December 15, 2019


Some Tudor City‒related artwork today. First up, a 1932 painting by Stuart Davis entitled New York Mural. Davis (1892-1964) was a modernist painter whose work mimicked the rhythms of jazz and whose technique reflected the flat, bold style of advertising, predating Pop Art. 

New York Mural, 1932.

New York Mural is an homage to New York Governor Al Smith, who had recently lost a run for the presidency. Objects relating to the Governor in the mural include the derby hats that he favored and the Empire State Building, which he tirelessly promoted. The bananas are a nod to Smith's campaign theme song, "Yes, We Have No Bananas." The tiger with a serpent's tail represents Tammany Hall, with which Smith was affiliated.

Center right in the mural is a group of brick-red buildings, Davis' take on Tudor City [detail at left]. Why Tudor City? Al Smith and Fred French were pals, and both very vocal proponents of walking. Indeed, the day the Empire State Building opened, Smith gave a radio address stating that the solution to the city's traffic problems lay in building residential complexes near business centers. "This has been attempted in Tudor City," he noted, adding that "it's better for health to walk five or ten blocks in the morning than to take a chance of life and limb in the subways." Amen to that.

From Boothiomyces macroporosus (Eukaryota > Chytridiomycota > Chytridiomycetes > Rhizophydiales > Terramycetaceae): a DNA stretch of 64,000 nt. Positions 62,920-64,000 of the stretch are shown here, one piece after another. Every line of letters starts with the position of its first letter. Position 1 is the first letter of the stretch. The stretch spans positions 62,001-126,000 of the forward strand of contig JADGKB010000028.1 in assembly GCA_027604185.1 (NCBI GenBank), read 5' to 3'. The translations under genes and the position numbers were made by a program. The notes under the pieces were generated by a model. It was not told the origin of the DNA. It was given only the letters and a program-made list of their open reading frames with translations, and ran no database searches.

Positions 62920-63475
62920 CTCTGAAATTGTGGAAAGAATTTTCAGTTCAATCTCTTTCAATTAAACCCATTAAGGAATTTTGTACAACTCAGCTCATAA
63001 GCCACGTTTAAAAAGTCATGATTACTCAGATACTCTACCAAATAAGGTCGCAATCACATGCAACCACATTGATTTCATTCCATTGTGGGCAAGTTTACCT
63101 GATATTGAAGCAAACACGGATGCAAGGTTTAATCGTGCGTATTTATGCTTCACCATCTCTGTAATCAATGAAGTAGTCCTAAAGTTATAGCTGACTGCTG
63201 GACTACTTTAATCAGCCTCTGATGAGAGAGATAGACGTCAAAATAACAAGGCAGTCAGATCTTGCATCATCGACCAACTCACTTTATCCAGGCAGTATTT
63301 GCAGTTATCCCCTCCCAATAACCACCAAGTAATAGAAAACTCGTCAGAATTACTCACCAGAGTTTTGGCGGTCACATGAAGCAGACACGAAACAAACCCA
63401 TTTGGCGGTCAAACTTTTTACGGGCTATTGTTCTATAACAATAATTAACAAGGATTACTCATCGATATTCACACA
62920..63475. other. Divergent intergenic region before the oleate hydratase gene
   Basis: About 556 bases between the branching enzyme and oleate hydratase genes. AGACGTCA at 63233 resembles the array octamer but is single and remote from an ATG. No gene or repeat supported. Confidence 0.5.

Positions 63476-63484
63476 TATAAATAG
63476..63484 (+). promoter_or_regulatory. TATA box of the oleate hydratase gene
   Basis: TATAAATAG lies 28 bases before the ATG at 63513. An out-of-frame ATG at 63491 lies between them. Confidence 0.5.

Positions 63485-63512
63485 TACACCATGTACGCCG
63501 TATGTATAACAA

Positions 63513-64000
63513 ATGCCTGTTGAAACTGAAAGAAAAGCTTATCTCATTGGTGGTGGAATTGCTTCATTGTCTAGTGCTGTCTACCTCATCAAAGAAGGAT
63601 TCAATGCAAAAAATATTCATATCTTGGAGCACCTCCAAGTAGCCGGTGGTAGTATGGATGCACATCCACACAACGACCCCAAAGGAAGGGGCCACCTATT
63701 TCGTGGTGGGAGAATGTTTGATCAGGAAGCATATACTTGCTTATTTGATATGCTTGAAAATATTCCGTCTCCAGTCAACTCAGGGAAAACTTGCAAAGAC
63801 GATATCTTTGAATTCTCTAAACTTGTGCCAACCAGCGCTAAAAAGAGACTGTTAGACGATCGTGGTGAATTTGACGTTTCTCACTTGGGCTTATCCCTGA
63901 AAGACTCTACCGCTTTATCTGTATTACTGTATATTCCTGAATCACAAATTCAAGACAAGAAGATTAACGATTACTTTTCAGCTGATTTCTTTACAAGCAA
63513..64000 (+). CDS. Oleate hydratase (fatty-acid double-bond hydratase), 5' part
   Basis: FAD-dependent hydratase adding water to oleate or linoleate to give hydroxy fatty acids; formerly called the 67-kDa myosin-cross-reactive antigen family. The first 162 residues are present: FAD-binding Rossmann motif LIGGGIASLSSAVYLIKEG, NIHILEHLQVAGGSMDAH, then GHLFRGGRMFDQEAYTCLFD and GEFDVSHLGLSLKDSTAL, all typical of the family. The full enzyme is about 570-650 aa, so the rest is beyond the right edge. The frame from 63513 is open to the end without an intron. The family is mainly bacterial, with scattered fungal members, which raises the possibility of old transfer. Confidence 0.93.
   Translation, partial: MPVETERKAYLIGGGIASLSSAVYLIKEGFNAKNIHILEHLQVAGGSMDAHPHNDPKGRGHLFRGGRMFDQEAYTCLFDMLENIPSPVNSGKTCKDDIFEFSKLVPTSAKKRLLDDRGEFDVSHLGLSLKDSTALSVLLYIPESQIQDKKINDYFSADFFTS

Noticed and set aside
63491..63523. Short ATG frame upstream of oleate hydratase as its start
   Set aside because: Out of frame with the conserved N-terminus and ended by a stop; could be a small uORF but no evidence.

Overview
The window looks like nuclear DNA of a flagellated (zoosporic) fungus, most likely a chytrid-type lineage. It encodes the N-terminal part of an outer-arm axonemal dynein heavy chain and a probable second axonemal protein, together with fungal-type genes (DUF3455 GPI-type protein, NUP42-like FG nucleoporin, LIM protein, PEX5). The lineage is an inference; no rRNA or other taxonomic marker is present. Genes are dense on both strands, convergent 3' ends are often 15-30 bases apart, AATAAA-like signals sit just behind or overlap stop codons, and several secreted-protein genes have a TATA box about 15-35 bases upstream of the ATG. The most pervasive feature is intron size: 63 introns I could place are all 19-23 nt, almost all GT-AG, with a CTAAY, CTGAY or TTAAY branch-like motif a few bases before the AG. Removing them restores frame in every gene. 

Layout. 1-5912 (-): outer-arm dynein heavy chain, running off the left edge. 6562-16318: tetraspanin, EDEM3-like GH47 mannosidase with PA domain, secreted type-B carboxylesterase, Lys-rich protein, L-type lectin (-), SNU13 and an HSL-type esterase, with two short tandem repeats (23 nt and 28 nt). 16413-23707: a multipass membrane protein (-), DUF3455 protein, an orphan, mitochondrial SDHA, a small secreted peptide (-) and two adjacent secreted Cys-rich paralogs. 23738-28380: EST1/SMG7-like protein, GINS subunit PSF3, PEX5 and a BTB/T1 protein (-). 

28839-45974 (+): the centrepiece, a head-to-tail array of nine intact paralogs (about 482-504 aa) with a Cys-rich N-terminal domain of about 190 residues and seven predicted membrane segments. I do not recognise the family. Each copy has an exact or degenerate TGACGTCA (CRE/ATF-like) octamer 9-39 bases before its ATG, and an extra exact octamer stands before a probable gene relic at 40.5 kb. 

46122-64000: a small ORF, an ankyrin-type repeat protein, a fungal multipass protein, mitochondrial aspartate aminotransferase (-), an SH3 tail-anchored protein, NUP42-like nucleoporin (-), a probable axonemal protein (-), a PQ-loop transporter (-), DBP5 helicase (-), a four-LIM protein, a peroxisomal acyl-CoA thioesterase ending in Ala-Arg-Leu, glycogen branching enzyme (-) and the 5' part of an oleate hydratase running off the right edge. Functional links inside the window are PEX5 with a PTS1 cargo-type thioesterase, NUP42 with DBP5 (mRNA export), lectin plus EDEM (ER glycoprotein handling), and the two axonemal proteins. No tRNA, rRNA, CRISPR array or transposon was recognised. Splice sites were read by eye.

Above, a more contemporary ‒ albeit temporary ‒ artwork appeared on the Tudor City Bridge last Wednesday afternoon. Made of roses and votives and arranged in the shape of a heart, it's the work of an unknown artist. And, most likely, the site of a marriage proposal.

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